Boeotia

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Boe·o·tia

 (bē-ō′shə, -shē-ə)
An ancient region of Greece north of Attica and the Gulf of Corinth. The cities of the region formed the Boeotian League in the sixth century bc but were usually under the dominance of Thebes.

Boe·o′tian adj. & n.
American Heritage® Dictionary of the English Language, Fifth Edition. Copyright © 2016 by Houghton Mifflin Harcourt Publishing Company. Published by Houghton Mifflin Harcourt Publishing Company. All rights reserved.

Boeotia

(bɪˈəʊʃɪə)
n
(Placename) a region of ancient Greece, northwest of Athens. It consisted of ten city-states, which formed the Boeotian League, led by Thebes: at its height in the 4th century bc. Modern Greek name: Voiotia
Collins English Dictionary – Complete and Unabridged, 12th Edition 2014 © HarperCollins Publishers 1991, 1994, 1998, 2000, 2003, 2006, 2007, 2009, 2011, 2014

Boe•o•tia

(biˈoʊ ʃə)

n.
a district in ancient Greece, NW of Athens. Cap.: Thebes.
Random House Kernerman Webster's College Dictionary, © 2010 K Dictionaries Ltd. Copyright 2005, 1997, 1991 by Random House, Inc. All rights reserved.
ThesaurusAntonymsRelated WordsSynonymsLegend:
Noun1.Boeotia - a district of ancient Greece to the northwest of Athens
battle of Plataea, Plataea - a defeat of the Persian army by the Greeks at Plataea in 479 BC
Ellas, Greece, Hellenic Republic - a republic in southeastern Europe on the southern part of the Balkan peninsula; known for grapes and olives and olive oil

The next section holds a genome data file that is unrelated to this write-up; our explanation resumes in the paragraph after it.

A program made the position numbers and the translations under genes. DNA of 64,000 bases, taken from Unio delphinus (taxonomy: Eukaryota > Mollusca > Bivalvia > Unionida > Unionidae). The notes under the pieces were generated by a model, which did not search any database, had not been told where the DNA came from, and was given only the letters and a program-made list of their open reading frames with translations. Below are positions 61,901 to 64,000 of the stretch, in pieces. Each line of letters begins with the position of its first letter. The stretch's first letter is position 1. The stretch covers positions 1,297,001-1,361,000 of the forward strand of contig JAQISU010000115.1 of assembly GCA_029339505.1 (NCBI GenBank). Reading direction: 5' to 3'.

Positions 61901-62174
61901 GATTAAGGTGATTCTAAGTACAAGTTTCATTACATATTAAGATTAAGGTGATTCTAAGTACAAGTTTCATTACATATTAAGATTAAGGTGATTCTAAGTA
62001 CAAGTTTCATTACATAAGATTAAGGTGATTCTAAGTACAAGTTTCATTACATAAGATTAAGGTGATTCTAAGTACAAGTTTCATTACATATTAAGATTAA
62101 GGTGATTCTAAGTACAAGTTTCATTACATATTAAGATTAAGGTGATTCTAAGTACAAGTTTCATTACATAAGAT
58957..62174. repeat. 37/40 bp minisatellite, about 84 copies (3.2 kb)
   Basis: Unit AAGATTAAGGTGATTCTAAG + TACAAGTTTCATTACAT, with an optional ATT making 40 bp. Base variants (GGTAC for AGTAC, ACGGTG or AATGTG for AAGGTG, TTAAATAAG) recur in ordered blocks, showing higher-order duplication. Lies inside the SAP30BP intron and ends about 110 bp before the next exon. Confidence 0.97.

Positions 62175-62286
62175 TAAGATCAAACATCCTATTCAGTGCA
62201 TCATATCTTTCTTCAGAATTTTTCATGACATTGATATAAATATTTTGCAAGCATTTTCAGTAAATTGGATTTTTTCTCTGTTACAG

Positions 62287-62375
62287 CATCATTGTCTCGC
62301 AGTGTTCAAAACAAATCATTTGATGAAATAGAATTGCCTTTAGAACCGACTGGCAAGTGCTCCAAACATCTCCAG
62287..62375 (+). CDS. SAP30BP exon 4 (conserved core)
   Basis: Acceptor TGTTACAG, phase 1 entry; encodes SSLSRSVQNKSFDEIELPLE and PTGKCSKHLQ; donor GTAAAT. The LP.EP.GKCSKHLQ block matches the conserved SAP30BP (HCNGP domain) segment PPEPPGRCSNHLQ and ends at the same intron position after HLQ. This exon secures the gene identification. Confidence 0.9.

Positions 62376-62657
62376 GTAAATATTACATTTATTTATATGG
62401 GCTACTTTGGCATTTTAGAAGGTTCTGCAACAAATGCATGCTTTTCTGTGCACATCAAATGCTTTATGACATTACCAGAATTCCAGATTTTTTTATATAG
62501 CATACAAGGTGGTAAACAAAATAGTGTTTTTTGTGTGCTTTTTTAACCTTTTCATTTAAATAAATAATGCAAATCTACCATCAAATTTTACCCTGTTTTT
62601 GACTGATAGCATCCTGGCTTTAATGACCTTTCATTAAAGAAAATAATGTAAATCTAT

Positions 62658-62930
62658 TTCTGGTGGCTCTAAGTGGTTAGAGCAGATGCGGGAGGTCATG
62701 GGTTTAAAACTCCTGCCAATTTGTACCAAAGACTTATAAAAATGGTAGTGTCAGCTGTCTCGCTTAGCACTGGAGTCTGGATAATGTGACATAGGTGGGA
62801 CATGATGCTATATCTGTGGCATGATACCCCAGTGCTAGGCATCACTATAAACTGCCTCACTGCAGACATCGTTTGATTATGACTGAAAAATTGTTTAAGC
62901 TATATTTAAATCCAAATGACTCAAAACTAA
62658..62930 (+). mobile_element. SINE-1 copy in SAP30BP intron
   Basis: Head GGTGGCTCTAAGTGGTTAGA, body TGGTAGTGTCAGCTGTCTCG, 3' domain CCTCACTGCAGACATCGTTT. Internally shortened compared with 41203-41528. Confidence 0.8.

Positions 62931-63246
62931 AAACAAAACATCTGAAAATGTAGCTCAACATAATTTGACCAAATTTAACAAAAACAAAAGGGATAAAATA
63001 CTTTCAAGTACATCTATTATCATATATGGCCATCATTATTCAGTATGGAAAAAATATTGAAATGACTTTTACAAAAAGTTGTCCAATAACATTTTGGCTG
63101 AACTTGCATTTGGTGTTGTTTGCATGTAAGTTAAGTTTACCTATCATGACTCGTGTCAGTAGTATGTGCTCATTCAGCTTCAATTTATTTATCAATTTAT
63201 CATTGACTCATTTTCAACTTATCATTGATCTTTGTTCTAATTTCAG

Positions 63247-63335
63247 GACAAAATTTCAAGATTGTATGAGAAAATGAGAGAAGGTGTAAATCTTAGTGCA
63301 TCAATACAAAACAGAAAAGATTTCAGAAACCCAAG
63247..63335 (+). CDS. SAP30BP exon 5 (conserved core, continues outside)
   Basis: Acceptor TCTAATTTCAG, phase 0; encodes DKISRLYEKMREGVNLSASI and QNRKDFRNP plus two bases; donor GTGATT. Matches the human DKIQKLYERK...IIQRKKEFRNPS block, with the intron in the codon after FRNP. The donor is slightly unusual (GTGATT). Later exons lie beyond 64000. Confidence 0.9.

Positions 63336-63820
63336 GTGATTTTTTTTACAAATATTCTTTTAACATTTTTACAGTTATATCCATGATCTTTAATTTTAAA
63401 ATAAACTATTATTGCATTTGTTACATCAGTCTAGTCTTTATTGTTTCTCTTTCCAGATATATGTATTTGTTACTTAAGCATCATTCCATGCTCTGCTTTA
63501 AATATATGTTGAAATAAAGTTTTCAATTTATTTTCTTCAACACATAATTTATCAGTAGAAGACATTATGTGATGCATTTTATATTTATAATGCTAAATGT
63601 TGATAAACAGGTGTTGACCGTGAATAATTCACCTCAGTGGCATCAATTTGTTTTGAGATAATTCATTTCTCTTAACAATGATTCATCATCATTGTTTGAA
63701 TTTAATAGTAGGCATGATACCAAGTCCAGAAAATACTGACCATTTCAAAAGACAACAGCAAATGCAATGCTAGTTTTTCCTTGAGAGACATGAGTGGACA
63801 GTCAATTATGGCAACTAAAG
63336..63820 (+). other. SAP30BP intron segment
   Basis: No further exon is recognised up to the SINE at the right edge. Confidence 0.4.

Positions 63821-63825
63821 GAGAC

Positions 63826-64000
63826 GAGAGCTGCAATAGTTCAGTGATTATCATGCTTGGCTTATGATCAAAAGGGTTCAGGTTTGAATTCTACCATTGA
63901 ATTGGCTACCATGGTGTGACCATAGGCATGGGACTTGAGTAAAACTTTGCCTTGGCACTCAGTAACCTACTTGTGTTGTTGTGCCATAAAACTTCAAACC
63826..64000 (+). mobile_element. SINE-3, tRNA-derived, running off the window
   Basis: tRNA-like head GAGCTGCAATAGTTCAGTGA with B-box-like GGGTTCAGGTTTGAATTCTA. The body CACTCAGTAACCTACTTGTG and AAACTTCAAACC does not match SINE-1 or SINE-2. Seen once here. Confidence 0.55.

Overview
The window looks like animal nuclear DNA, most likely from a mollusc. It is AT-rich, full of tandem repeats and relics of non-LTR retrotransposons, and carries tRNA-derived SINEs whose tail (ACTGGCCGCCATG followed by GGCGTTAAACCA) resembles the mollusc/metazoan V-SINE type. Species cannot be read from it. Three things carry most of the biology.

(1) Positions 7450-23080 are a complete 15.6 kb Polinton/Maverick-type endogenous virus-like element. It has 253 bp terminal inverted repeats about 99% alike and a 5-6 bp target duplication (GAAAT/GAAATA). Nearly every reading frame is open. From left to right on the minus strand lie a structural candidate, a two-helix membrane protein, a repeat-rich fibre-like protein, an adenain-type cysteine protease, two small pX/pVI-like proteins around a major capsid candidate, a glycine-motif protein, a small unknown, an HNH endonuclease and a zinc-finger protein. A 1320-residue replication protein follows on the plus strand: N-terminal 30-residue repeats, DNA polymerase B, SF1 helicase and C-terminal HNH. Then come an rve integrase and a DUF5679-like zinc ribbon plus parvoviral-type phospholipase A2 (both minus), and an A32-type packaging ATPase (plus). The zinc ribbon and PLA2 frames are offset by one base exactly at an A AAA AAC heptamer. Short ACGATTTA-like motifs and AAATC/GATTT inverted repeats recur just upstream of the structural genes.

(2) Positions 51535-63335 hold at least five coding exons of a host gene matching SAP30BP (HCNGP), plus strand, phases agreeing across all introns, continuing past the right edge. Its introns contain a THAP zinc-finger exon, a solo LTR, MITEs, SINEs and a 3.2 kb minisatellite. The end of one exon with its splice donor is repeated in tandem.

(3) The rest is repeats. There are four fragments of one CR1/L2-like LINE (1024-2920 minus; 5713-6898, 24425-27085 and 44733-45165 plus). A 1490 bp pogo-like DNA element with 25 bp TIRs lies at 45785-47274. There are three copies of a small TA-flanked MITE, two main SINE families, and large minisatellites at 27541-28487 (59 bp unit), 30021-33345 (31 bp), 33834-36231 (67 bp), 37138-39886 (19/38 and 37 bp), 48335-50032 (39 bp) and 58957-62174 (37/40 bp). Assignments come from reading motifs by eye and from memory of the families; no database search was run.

Thebes - an ancient Greek city in Boeotia destroyed by Alexander the Great in 336 BC
Plataea - a former town in Boeotia; site of a battle between the Greeks and Persians in 479 BC
Based on WordNet 3.0, Farlex clipart collection. © 2003-2012 Princeton University, Farlex Inc.
Translations
Béotie
BeocijaBeotija
Boeotia
References in periodicals archive ?
For Pelipodas, on the eve of a battle against the Spartans, the tale of such a past outrage would animate his fellow Beotian patriots against the enemy.
(95) This self-reflection of science is a feature that escaped Husserl's attention when he considered that science, even at its highest level, is still operating within the limits of "natural attitude." Although a Beotian concerning this matter, I am inclined to think that one cannot even enter quantum physics without overstepping such limits.
The Beotian herd around us seems but little impressed as yet with the importance of the object you are engaged in carrying out but there is hope that as our numbers increase they may become more sensible of its value.